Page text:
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Cornell Real Estate Review

Abstract

What happens when the ideology commonly referred to as “New Urbanism” meets the dreaded consumer preferences of automobile-addicted sunbelt cities such as Dallas, Texas? New Urbanist ideology permeates current planning policies and influences many discussions in the development community around sustainability and sprawl. Yet policies and hopes often take on a different identity entirely once molded by the preferences of the American consumer.

New Urbanism offers potential solutions to many of the problems associated with suburban sprawl in the United States, but it is no panacea. Ideologues and opponents may debate its merits and shortcomings, but it is the consumers’ votes in dollars and cents that ultimately render the verdict in practice. The market dynamics of sunbelt cities present challenges and preferences different in many ways from higher density cities on either the west or east coasts. Recent developments show that New Urbanism, and mixed-use development in particular, offers competitive differentiation and may be extremely successful in the sunbelt. Yet the ideology does not meet all needs of this market, and the development community must carefully analyze what elements of New Urbanism will work in practice and which will not.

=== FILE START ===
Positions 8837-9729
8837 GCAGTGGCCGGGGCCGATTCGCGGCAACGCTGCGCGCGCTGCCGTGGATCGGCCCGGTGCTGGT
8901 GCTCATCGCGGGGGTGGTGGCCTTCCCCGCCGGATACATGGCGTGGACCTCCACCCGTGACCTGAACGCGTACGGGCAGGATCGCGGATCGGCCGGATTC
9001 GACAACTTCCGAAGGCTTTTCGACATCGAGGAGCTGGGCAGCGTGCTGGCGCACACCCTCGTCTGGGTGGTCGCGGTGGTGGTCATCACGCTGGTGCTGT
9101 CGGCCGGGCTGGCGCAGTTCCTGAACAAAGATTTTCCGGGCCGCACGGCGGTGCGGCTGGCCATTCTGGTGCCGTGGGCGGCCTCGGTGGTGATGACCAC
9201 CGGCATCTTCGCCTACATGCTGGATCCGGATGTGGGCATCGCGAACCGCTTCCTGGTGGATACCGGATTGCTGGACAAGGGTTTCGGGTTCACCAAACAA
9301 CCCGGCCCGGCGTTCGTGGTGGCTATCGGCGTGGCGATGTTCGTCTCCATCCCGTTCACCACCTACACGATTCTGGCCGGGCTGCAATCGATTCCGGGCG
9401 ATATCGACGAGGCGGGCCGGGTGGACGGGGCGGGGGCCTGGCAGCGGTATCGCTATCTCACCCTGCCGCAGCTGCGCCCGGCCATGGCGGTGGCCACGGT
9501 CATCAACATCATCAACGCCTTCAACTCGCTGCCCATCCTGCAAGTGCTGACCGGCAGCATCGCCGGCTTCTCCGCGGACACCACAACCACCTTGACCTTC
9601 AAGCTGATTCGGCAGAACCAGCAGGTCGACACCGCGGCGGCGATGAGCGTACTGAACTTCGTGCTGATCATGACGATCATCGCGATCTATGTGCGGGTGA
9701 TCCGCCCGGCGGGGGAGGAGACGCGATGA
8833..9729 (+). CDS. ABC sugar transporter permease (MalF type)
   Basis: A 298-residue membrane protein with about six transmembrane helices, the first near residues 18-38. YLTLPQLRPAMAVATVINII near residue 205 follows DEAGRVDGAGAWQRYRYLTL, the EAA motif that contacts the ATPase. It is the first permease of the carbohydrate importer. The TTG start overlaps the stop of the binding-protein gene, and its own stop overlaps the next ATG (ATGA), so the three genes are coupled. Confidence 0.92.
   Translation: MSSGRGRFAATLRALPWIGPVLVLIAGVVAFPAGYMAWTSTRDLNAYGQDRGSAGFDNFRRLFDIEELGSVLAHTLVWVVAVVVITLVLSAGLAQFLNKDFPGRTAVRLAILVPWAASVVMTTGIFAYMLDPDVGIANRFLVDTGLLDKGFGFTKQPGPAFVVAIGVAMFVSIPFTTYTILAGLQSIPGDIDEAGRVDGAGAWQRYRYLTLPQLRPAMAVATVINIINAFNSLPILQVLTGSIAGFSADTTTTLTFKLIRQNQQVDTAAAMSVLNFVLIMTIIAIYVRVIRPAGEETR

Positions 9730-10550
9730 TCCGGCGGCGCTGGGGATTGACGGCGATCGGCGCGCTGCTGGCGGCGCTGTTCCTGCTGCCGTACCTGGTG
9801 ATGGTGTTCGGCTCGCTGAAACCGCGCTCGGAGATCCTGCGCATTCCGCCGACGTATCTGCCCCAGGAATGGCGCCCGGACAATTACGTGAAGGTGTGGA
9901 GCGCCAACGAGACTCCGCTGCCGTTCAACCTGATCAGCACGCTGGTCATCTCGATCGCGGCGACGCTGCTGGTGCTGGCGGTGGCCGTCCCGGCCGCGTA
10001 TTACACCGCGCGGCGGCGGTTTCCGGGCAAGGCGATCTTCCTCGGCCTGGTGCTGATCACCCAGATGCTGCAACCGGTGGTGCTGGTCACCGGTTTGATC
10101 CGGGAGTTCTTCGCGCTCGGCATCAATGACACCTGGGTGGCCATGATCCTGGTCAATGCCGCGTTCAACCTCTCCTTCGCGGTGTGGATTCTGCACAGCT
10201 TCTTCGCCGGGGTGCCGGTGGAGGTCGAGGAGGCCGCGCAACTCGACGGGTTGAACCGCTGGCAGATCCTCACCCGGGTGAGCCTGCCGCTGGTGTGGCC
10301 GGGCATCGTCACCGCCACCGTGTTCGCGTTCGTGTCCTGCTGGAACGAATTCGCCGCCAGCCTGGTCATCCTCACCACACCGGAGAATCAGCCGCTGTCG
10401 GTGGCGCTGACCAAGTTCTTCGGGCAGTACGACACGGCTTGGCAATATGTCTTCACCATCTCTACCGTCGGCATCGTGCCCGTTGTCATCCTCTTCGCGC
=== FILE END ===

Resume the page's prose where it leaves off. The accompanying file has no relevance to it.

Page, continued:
This paper will provide the background of New Urbanism and explore the view points of its proponents and opponents. Finally, two developments in Dallas, Texas will be used as case studies to illustrate how the debate has manifested itself in the sunbelt and what each teaches about the viability of New Urbanism in this type of market.

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